Recruits in the Carroll County Sheriff's Office Training Academy get hands-on training behind the wheel of a police car at the Maryland Police and Correctional Training Commissions Driver Training Facility in Sykesville.
Police work isn’t always car thieves or high-speed chases. But during training, sometimes it can be.
“Carroll units respond to the 7-Eleven, the lower grid, armed robbery.”
Recruits’ radios beeped and a dispatcher’s voice came through with the call for two suspects in a dark-colored Dodge Charger fleeing the scene.
While some units responded to the “convenience store,” two vehicles set out in pursuit of the dark-colored Charger.
After a heated pursuit through the rural roads of the urban driving course, they caught up with them at a stop light.
“Unit 23. We’re going to engage a felony stop here,” a recruit informed the dispatcher.
Almost immediately after the vehicles were in park, six recruits were out the doors, eyes and firearms focused on the suspect’s vehicle.
A recruit took the lead on communication with the suspects, ordering them to make their hands visible. Step by step, the suspects were removed from the vehicles, walking backward with hands drawn until recruits could search them for weapons and put them in custody.
The arresting officers were members of the second class to go through the Carroll County Sheriff’s Office Training Academy. Split into two groups, the 30-member class and their instructor traveled to Sykesville where they made use of the emergency vehicle operation course maintained by the Maryland Police and Correctional Training Commissions facility there.
Spread over several days, the course work provides 44 hours of driver training within the 27-week academy training between September and March.
“Basically the point of their entire curriculum is to give them as much experience behind the wheel of a car as we can, learning defensive driving, learning the capabilities of the vehicle, so they don’t push them when they’re out on patrol when they’re driving around the public,” said Academy Director Sgt. Brandon Holland.
Officers on patrol duties will see the inside of their vehicle more than they’ll see the inside of an office. For all the time that training academy graduates will spend driving, their instructors want them to do it safely.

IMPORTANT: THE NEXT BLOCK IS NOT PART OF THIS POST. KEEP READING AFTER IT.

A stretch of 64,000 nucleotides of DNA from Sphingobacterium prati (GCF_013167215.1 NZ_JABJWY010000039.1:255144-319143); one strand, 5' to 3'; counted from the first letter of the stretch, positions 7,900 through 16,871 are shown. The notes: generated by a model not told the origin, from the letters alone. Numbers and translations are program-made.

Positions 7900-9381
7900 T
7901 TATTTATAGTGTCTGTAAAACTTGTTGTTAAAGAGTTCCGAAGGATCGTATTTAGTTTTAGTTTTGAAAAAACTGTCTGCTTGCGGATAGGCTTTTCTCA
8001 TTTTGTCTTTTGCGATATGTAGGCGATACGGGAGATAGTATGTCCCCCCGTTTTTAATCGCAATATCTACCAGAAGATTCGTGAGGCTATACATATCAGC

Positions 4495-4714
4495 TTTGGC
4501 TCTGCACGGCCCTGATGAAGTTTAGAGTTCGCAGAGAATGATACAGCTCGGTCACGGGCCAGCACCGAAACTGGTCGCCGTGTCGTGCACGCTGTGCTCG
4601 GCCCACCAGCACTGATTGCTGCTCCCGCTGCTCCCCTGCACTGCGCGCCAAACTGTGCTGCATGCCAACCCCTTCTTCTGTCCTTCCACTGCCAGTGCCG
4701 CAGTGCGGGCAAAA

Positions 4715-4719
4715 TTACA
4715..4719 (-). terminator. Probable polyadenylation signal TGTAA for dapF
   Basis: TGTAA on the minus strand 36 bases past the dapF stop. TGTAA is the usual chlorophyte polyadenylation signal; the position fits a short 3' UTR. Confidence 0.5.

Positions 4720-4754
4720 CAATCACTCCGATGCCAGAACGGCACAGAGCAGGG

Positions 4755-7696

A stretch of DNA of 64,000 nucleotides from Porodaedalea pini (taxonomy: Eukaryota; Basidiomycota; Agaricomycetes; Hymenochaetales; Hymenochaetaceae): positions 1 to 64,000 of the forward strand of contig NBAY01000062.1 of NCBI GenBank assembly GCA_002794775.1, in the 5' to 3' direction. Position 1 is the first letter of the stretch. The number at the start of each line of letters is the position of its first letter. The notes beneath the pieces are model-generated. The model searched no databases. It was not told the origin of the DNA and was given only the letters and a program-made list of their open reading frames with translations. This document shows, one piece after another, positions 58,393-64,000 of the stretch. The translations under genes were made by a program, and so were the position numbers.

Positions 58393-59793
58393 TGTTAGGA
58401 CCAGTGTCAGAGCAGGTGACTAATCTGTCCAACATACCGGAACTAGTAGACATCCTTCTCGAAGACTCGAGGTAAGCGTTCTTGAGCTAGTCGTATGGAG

“We want them to know what the car can and can’t do in all weather conditions so that way it makes them a safer driver in the public,” Holland said.
After graduating, the class will be spread out in agencies across the state. Along with the Carroll County Sheriff’s Office, recruits come from the Ocean City Police Department, the Thurmont Police Department, the Boonsboro Police Department, the Queen Anne’s County Sheriff’s Office, the Frederick County Sheriff’s Office and the Maryland State Fire Marshal’s Office.
The fact that the two suspects in this case were instructors dressed in dark clothing didn’t stop them from throwing out belligerent jabs at the recruits for added realism.
The Carroll County Sheriff's Office Training Academy held an open house and a dedication of the C. Richard Weaver Flag Court on Thursday evening at their location in the former North Carroll High School.
In the morning, instructors run the sirens on their vehicles for a few moments on the track to scare away any deer that might have wandered onto the track from the nearby hills. It’s smack in the middle of deer season.
Besides the urban course where the arrest took place, which is laid out with fake commercial areas and a suburban residential court, there is a course that mimics Maryland highways. On another, sprinklers allow instructors to create a controlled wet surface where drivers can practice entering skids and correcting them. On another, patterns of traffic cones mark out advanced parking and turning maneuvers designed to make recruits very comfortable with the space their vehicles take up.
While running this course, drivers have a timed limit to complete each maneuver. Thursday at the course, there are far fewer cones down than on Monday, Morales said. Still, when a recruit tips one over, he might make them run over to provide CPR to the “casualty.”
“It’s an extremely convenient course,” Holland said. “Number one, it’s right in our backyard, and number two it has just about everything, every road condition that they’re going to encounter.”
With ages ranging from 20 to 34, each member of the class brings a different level of skill and driving experience when they get behind the wheel.